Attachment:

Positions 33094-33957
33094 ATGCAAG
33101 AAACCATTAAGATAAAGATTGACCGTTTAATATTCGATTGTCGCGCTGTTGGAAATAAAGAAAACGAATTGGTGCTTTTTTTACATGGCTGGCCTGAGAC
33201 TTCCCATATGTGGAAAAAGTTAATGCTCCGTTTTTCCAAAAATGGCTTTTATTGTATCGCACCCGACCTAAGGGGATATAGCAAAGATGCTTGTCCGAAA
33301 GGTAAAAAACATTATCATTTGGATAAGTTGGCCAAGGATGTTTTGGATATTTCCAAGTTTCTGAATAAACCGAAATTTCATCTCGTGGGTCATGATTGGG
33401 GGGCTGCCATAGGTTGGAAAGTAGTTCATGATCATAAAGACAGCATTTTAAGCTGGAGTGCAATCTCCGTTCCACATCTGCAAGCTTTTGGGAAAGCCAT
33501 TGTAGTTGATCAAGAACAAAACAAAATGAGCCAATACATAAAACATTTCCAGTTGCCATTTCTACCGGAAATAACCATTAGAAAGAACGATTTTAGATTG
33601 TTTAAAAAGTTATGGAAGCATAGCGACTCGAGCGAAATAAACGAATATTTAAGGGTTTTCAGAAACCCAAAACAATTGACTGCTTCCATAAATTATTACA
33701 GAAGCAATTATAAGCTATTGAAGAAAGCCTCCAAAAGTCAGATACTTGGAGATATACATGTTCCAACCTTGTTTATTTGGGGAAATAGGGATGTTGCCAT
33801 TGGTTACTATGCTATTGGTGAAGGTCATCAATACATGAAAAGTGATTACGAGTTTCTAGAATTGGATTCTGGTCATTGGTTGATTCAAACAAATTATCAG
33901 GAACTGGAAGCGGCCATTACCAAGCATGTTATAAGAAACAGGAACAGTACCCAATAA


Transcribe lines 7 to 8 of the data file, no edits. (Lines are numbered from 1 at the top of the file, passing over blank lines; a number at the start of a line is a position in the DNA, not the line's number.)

33501 TGTAGTTGATCAAGAACAAAACAAAATGAGCCAATACATAAAACATTTCCAGTTGCCATTTCTACCGGAAATAACCATTAGAAAGAACGATTTTAGATTG
33601 TTTAAAAAGTTATGGAAGCATAGCGACTCGAGCGAAATAAACGAATATTTAAGGGTTTTCAGAAACCCAAAACAATTGACTGCTTCCATAAATTATTACA